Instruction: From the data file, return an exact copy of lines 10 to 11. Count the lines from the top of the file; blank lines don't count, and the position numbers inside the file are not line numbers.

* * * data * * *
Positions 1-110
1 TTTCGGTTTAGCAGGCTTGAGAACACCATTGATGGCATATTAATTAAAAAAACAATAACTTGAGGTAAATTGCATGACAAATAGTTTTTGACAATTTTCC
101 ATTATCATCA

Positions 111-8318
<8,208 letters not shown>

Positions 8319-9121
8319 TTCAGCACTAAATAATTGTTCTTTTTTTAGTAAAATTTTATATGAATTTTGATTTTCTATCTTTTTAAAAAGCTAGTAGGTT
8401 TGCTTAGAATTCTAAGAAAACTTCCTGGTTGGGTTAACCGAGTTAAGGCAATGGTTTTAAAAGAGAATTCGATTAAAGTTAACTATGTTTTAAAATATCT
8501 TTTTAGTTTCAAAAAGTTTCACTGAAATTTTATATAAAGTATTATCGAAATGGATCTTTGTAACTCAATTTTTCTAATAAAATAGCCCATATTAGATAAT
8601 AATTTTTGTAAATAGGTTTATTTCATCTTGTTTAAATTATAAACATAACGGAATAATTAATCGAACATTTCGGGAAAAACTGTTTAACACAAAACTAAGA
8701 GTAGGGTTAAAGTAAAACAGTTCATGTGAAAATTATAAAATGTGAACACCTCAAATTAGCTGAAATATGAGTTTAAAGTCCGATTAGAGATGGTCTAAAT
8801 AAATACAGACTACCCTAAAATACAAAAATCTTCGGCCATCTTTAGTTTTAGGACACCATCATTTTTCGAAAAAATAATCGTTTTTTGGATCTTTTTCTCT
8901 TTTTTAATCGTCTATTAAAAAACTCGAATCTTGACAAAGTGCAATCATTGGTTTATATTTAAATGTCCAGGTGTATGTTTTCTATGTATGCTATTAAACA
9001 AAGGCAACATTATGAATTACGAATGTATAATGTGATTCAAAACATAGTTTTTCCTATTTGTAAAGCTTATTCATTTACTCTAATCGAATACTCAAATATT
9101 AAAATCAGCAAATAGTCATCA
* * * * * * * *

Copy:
8601 AATTTTTGTAAATAGGTTTATTTCATCTTGTTTAAATTATAAACATAACGGAATAATTAATCGAACATTTCGGGAAAAACTGTTTAACACAAAACTAAGA
8701 GTAGGGTTAAAGTAAAACAGTTCATGTGAAAATTATAAAATGTGAACACCTCAAATTAGCTGAAATATGAGTTTAAAGTCCGATTAGAGATGGTCTAAAT